Posted by: Ed Tittel
when relevant content is
added and updated.
when relevant content is
added and updated.
Saw a great story by long-time career and business writer, Lisa Vaas, this morning (she’s also a fellow member of the Internet Press Guild) this morning over at TheLadders.com. It’s entitled “13 Ways Your Resume Can Say ‘I’m Unprofessional,” and it includes some pretty humorous examples to illustrate her points, as well as some great advice on avoiding resume gaffes throughout.
The best way to present yourself positively in a resume or other job application materials is to avoid errors and other gaffes.
[Image credit: Shutterstock 110459147 © Rafal Olechowski]
Here’s a list of her bullet points, which capture the essence of the story (but if you’re interested in more details, you’d be well-advised to read it in full in the original text):
1. Random/cute/shared e-mail accounts: Sure, lots of email accounts are free and you can name them pretty much anything you like. But everything registers with prospective employers, so it’s only smart to avoid oddball, eccentric, or inappropriate e-mail addresses on your resume.
2. Failure to proofread: You’re supposed to put your very best foot forward in any job application materials, so it’s smart to subject your resume (and cover letter, and anything else you share with prospective employers) to multiple rounds of searching and clean-up. This goes double for people who work in editorial, quality control, project management, or other jobs that focus on getting things right, as well as other technical competencies.
3. Bikini pictures: Vaas goes so far as to observe that some employers toss all job app materials that include photos to avoid any possibility of discrimination, but focuses primarily on inappropriate or unflattering snapshots or photos (including snaps of applicants in bathing dress).
4. Unprofessional voicemail: If you leave a phone number for contact purposes, make sure anyone who answers that line knows how to respond appropriately to prospective employers, and if necessary, change your voicemail message to something sedate and professional-sounding. Again: everything counts when it’s made available to prospective employers.
5. (Avoid) Lazy words (e.g.) ‘etc.’: One of the experts with whom Vaas spoke for the story opined that “…use of ‘etc.’ on a resume is a sign of laziness.” If you’re going to include something on a resume or cover letter, it should be important enough to list out in detail. If not, skip it! Don’t use shortcuts on such materials, also including “Same as above,” “Ditto,” or other attempts to reduce word count, because it suggests you lack hustle or a strong work ethic.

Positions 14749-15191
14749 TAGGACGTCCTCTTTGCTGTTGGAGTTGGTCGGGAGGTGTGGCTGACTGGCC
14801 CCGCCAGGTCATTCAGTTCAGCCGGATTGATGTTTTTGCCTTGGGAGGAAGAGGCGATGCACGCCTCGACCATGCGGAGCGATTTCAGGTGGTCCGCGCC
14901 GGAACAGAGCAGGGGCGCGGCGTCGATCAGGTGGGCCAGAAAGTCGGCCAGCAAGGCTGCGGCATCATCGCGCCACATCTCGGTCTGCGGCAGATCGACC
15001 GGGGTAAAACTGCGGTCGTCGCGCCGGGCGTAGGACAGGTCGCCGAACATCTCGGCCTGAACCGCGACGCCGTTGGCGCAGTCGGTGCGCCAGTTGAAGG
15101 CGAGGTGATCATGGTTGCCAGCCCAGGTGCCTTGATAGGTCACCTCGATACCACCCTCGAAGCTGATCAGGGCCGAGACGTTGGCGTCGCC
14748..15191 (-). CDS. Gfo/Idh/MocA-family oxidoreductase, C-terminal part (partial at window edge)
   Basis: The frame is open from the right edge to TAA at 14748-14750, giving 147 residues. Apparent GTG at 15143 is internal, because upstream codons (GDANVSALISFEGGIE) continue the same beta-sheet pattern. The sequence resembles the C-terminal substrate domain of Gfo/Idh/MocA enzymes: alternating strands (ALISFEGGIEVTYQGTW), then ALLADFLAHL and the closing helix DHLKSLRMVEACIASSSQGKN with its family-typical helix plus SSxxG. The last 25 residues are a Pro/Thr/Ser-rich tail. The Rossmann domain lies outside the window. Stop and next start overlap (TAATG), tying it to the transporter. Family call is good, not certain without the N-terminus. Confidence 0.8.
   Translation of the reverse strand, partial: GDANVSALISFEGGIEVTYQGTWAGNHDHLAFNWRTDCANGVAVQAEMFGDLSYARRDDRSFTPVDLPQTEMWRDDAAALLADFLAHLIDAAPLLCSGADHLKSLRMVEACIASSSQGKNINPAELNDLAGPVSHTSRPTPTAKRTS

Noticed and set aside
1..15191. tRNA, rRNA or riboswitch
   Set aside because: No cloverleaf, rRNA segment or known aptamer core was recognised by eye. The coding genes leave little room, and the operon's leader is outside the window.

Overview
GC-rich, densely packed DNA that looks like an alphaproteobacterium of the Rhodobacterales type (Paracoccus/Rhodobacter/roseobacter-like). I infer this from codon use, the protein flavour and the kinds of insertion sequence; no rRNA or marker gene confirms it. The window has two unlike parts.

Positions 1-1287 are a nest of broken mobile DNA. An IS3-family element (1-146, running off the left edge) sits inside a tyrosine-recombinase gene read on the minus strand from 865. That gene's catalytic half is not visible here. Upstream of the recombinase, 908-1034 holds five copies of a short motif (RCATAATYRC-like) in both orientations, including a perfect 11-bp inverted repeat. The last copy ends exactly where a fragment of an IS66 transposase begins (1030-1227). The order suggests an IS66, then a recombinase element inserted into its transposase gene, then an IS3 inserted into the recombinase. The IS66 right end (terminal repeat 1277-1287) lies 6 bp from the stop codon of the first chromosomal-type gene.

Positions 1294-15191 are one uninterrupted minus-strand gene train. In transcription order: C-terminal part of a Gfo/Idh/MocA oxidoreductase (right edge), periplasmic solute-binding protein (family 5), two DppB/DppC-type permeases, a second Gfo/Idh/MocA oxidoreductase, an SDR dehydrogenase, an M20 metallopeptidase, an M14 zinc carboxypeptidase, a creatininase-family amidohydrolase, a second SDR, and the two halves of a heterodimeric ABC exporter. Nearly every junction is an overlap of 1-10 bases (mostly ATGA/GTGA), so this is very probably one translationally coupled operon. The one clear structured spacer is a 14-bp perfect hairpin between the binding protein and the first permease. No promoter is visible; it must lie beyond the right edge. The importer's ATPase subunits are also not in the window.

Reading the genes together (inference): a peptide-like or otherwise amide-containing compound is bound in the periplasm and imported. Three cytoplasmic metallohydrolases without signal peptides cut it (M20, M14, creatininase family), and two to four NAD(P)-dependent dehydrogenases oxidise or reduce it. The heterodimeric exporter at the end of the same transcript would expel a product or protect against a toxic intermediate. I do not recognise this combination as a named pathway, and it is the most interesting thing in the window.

6. Cookie-cutter resumes: A pet peeve among many hiring managers is when resumes fail to take serious cognizance of particular positions, job requirements, situations, and so forth. It’s essential to review your resume and cover letter for each individual application, and to highlight elements relevant to the job at hand, while tuning back on other elements that have no bearing on that position. When it comes to job application materials, one size most definitely does not fit all jobs.7. Everything but the kitchen sink: There’s no need to provide one’s complete life story in a job application, especially not in the resume. This is a case of “less is more” rather than “more is better,” where it’s a good thing to keep your resume at or under two pages, and where one page is even better.
The remaining items in the story are purely bullet points, lacking detailed discussion so I’ll reproduce them as such next:
8. Do not list a spouse as a reference
9. Spell out complete names of employers or schools: don’t use acronyms or abbreviations
10. Always provide city and/or state for employers and schools
11. Always include area codes with phone numbers, especially in references or for employers
12. If you identify a former supervisor or a professional or personal reference, provide more than the first name (full names, please!)
13. Don’t include phone numbers that are no longer in service, or URLs that lead nowhere, in your job app materials
In general the idea is to be professional, complete, accurate, and up-to-date in your resume and other job application materials. Anything less could (and probably will) lessen your chances of landing the job for which you’re applying.